If there's one company that is a fan of the TrueDepth camera on Apple's iPhone X devices, it's the popular eyeglasses retailer Warby Parker.
Last year, the company introduced the ability to measure customers' faces using the depth-sensing front-facing sensor on the original iPhone X.
Now, with three new models sporting the TrueDepth camera, Warby Parker has updated its Glasses app to enable a virtual try-on experience.
Utilizing the face tracking capabilities of ARKit and the face mapping abilities of the TrueDepth camera, Warby Parker now gives customers a real-time preview of how the company's stylish eyeglasses and sunglasses look in the comfort of their own home.
While in the virtual try-on experience, customers can swipe the screen to quickly view a wide range of styles. Once they see something they like, they can mark it as a favorite for purchase.
Warby Parker customers (myself included) are likely already familiar with the company's easy try-at-home process, where customers can select up to five styles, receive samples via mail to evaluate, and return the samples to the company.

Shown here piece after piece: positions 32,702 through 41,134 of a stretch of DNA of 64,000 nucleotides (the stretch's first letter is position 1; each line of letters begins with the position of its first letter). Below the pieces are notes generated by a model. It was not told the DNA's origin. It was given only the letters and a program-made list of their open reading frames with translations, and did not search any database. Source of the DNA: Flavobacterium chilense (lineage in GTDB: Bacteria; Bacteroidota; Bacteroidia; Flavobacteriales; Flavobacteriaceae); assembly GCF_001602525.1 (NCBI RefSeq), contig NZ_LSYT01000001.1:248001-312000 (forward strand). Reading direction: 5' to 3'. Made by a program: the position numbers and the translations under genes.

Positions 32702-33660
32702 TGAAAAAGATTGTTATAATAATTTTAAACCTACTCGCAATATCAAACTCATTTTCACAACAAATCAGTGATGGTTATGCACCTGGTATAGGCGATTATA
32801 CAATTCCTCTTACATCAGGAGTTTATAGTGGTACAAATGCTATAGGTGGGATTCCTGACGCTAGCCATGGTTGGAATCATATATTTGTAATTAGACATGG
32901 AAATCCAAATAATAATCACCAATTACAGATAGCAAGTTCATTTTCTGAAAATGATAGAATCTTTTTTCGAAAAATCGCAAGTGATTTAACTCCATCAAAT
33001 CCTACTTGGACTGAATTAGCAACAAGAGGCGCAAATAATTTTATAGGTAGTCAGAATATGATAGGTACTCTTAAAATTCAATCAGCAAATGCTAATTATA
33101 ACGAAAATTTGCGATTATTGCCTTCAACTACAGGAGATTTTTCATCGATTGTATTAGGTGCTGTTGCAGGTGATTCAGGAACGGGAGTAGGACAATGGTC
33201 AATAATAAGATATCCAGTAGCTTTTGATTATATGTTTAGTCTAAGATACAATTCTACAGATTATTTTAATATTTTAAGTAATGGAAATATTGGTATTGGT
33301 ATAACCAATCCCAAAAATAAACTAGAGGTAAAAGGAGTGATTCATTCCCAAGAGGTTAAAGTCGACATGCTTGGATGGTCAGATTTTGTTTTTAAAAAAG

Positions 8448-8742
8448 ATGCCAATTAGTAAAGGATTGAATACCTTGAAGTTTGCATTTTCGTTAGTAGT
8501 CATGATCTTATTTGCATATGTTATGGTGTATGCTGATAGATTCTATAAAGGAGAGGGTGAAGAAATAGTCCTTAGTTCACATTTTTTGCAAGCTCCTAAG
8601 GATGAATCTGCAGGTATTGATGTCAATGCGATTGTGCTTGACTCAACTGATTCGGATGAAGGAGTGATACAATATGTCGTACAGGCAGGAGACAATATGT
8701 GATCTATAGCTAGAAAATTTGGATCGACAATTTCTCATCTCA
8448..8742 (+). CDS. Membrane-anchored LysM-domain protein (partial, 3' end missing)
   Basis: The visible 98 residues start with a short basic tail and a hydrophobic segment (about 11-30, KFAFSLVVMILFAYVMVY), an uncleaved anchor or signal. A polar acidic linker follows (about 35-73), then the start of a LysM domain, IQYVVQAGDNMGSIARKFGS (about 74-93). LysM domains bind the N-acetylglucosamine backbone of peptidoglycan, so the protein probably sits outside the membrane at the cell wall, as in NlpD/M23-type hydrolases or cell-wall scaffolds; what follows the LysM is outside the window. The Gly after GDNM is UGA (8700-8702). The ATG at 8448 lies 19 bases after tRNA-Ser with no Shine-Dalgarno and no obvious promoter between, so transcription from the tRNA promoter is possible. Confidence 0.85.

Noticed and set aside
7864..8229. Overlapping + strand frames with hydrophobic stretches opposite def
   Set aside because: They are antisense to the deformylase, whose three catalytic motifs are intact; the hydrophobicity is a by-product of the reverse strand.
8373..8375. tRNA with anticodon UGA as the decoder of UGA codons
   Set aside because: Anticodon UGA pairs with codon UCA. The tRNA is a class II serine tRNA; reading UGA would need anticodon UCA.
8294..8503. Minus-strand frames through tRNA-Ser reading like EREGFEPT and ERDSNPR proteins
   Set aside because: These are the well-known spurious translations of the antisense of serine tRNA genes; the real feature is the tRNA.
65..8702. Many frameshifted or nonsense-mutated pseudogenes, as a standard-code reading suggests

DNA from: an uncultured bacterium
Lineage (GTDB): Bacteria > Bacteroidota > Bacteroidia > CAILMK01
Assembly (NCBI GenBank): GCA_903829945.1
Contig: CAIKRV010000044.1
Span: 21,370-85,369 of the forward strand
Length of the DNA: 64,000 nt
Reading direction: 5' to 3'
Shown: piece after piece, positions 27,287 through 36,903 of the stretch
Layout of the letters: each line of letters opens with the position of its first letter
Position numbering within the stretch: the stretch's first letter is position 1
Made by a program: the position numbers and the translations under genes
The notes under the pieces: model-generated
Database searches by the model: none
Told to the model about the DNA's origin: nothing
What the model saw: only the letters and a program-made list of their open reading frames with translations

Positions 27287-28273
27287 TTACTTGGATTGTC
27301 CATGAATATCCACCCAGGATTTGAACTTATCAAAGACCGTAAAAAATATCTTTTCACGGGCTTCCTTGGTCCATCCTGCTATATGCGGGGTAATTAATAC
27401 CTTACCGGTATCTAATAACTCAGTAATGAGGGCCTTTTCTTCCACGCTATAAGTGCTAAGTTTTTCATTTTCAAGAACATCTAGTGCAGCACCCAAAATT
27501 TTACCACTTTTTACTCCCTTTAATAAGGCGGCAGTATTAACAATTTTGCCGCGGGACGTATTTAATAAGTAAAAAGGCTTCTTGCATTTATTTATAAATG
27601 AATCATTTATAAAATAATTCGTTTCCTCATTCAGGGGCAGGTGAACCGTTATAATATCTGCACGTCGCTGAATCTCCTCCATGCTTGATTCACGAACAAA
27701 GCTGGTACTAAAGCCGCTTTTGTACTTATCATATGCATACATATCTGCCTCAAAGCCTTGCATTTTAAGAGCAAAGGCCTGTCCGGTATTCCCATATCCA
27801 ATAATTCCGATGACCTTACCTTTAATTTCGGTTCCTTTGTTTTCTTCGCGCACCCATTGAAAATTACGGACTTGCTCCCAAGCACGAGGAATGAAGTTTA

But augmented reality potentially makes that process obsolete, particularly with the face tracking capabilities of the TrueDepth camera paired with ARKit. While customers may need some physical assurance for fit, the updated Glasses app takes the guesswork on how frames look.
Aside from Apple-created apps like Animojis and Clips, the TrueDepth camera has not seen much adoption from third-parties. Some standouts include Snapchat, which has adapted its front-facing Lenses for the iPhone X series, and apps like Face Maker and HoloBack from independent developers have demonstrated the creative possibilities for the TrueDepth camera.
A truly useful example, such as Warby Parker's Glasses update, could serve as a catalyst for more adoption of the technology.